As part of the Artist-in-Residence program at The Chinati Foundation, Rita Ackermann packed her bags, headed to Texas and chronicled her adventures with gun smugglers, drug lords and a dog named Mouse for BlackBook.
“I only brought with me one drawing to work on. It has a cave painting–like simplicity to it, showing bodies caught in provocative, violent movements. Mixing the urban primitive with nature’s brutishness, I befriended a man named Ty, an outlaw gun smuggler and El Salvadoran war veteran. A slashed-faced, broken-boned, 7-foot-tall cowboy, Ty has royal style and grace. He is the archetype of cool, the last American gentleman. He lives outside of the rules, as does the painter Christopher Wool, who has a studio down here. One day, the three of us drove around together in Ty’s pickup truck, Christopher sitting in the back next to the giant guns and the beer cooler, me in the front with Ty’s tiny black dog named Mouse. We shared an instant connection, despite our clashing backgrounds, while Ty told us stories about Mexican drug lord Pablo Acosta (his former boss), being bothered by border patrol and bandits, and explained that, in the end, gun size settles most disputes.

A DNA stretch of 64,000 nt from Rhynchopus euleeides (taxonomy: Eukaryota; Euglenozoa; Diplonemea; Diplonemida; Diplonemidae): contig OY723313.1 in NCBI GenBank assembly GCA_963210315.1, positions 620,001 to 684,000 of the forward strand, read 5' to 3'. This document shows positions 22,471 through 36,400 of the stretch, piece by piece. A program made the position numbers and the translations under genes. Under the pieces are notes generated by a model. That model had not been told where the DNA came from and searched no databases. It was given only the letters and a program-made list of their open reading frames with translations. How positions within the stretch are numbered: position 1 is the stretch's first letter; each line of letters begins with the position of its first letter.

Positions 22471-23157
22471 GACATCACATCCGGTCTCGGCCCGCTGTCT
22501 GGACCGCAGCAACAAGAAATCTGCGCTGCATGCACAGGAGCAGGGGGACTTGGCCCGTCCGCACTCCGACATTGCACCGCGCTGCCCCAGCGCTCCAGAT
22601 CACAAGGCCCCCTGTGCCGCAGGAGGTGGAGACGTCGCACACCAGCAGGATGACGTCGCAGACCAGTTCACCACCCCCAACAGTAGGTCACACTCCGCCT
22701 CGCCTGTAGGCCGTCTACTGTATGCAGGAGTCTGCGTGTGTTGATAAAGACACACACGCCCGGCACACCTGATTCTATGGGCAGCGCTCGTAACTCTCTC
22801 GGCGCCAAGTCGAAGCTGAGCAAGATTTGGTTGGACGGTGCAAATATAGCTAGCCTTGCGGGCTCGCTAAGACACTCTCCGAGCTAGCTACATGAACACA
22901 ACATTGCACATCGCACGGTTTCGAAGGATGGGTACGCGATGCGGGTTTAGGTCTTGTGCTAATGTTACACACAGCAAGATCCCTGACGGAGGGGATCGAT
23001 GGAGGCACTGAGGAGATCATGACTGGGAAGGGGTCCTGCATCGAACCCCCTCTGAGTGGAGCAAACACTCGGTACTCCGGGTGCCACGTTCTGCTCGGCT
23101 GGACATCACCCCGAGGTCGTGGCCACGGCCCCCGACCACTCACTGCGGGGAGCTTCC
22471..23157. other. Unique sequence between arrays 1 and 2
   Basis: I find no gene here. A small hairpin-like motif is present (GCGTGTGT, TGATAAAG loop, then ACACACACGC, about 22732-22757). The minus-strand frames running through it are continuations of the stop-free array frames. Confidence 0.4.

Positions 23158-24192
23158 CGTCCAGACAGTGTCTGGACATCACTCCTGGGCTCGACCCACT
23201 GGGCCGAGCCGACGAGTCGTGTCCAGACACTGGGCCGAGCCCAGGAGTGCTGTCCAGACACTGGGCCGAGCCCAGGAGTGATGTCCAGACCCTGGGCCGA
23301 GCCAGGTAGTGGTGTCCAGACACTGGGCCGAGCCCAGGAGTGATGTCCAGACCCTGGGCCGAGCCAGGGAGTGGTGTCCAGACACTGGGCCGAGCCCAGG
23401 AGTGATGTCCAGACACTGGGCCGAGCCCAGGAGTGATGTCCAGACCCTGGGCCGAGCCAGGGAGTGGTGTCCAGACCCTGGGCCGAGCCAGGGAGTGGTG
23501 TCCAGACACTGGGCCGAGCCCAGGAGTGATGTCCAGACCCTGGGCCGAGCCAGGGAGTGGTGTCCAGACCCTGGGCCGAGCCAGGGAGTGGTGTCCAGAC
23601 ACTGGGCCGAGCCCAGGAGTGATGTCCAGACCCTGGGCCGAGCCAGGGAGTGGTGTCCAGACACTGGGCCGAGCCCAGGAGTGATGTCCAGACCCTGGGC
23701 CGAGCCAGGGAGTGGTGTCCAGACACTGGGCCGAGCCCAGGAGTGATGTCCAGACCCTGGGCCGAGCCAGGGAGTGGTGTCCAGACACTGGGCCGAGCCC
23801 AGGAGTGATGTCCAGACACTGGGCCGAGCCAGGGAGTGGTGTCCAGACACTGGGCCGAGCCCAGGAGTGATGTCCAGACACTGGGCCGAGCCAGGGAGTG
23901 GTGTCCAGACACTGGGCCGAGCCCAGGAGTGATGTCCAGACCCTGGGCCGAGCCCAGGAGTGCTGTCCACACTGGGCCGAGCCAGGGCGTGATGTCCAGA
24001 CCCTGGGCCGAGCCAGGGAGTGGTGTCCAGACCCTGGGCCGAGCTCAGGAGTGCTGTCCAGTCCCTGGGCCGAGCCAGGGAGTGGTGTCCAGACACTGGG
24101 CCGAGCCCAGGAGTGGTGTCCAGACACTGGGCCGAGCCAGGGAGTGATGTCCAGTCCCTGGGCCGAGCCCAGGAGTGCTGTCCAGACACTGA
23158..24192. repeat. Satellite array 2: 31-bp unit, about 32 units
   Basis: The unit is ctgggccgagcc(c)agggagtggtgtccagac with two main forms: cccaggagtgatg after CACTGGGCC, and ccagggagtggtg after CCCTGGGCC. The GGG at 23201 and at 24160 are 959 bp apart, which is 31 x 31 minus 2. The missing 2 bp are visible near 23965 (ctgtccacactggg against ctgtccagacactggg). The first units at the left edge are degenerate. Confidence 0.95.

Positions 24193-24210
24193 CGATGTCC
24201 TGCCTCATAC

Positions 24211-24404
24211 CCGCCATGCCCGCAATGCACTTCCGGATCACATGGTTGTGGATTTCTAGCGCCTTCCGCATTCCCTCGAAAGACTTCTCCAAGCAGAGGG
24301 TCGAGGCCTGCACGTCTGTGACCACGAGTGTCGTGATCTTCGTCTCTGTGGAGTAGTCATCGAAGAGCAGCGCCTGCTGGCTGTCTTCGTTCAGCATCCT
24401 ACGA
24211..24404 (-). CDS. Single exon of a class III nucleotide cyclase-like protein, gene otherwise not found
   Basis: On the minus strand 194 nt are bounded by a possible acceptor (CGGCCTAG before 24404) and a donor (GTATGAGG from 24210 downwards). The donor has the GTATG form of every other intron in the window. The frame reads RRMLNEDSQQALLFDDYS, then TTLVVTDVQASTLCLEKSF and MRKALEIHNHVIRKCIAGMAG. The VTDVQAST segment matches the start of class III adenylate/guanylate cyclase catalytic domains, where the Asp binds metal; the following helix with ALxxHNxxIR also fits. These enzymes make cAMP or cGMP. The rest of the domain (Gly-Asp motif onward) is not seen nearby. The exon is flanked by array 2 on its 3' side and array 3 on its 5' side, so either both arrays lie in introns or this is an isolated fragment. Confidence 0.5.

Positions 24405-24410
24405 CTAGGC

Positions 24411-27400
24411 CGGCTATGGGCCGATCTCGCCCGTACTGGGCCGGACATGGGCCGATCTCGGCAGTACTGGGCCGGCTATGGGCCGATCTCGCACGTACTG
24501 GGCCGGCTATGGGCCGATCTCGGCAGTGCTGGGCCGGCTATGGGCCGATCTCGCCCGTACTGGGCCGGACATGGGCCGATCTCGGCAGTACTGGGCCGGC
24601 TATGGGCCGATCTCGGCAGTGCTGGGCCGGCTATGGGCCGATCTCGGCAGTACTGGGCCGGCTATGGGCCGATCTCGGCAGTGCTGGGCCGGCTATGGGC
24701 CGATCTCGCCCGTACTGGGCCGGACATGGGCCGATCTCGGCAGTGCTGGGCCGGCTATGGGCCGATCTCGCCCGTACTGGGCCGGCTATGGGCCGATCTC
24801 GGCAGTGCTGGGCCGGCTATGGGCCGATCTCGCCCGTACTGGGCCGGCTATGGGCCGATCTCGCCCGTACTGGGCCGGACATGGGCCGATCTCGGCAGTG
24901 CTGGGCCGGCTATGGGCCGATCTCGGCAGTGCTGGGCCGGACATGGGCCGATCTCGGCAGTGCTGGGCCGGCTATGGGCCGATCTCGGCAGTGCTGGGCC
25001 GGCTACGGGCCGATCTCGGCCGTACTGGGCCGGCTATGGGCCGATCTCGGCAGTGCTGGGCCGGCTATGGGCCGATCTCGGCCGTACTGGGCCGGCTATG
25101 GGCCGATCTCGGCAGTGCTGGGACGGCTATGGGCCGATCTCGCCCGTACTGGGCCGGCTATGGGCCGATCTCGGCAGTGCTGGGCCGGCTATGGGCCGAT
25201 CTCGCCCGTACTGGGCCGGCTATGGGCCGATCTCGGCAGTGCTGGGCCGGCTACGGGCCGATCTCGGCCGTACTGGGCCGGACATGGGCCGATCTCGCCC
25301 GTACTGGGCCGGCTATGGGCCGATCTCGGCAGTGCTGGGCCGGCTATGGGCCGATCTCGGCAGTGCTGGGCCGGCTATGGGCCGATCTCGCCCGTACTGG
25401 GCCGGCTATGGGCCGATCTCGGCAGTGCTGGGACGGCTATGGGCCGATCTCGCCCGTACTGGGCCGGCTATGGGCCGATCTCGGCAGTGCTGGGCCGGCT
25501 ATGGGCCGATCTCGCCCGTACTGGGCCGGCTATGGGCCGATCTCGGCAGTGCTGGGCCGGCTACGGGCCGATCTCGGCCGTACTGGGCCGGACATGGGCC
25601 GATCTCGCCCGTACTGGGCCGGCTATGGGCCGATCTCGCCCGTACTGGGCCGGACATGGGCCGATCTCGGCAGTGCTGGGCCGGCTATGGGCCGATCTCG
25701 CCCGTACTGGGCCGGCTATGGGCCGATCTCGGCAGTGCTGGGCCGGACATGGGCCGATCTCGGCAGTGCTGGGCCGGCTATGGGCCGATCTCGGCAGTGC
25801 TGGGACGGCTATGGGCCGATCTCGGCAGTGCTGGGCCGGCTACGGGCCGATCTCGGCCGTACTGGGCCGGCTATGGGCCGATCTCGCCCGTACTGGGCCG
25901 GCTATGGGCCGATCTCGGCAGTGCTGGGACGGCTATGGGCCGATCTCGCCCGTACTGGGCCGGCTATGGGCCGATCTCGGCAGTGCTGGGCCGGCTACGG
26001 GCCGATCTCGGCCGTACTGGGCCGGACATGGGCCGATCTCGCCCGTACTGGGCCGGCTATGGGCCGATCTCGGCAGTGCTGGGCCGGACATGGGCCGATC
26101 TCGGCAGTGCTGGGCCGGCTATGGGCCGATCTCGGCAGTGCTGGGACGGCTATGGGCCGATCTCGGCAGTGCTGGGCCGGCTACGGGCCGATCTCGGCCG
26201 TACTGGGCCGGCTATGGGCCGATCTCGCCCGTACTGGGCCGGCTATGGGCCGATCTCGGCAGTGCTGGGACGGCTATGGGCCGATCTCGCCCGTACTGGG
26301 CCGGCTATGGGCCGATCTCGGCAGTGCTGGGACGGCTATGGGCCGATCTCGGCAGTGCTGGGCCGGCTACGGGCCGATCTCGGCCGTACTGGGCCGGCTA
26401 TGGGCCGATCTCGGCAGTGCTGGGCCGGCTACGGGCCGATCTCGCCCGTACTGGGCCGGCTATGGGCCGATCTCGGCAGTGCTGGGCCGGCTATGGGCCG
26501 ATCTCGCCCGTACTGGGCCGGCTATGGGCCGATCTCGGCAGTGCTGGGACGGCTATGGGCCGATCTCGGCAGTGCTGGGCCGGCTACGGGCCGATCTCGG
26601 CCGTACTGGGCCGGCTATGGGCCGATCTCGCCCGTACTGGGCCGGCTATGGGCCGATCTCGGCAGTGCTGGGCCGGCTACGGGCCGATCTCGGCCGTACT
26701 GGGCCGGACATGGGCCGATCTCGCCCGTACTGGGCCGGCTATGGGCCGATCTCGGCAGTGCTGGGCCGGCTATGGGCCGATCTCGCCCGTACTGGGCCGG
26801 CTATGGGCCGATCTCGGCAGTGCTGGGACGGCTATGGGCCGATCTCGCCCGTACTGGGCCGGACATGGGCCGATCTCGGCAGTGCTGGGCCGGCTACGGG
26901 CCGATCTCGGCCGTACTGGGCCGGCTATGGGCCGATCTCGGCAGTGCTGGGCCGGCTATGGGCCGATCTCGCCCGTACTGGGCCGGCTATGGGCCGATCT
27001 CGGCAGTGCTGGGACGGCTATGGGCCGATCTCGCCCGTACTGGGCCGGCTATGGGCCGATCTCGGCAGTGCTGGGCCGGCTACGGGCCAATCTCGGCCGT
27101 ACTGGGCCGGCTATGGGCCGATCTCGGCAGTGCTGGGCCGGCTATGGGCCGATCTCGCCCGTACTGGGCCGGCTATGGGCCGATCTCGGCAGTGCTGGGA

“It’s on this afternoon that I’ve decided to write this diary. I love driving and have an obsession with wrecked and crashed cars, with their chipped paint and the scratch marks on their metal bodies. These, to me, are beautiful paintings. And there are a lot of them here, blending into the landscape, bleeding into the wilderness and taken apart in backyards. The backyards here scream freedom. Nothing is thrown away; it’s never tidied. Everything is allowed—even games of tic-tac-toe using spray-paint on the walls—which is really what art should be about: freedom.” Read more.Check out Ackerman’s images of Marfa.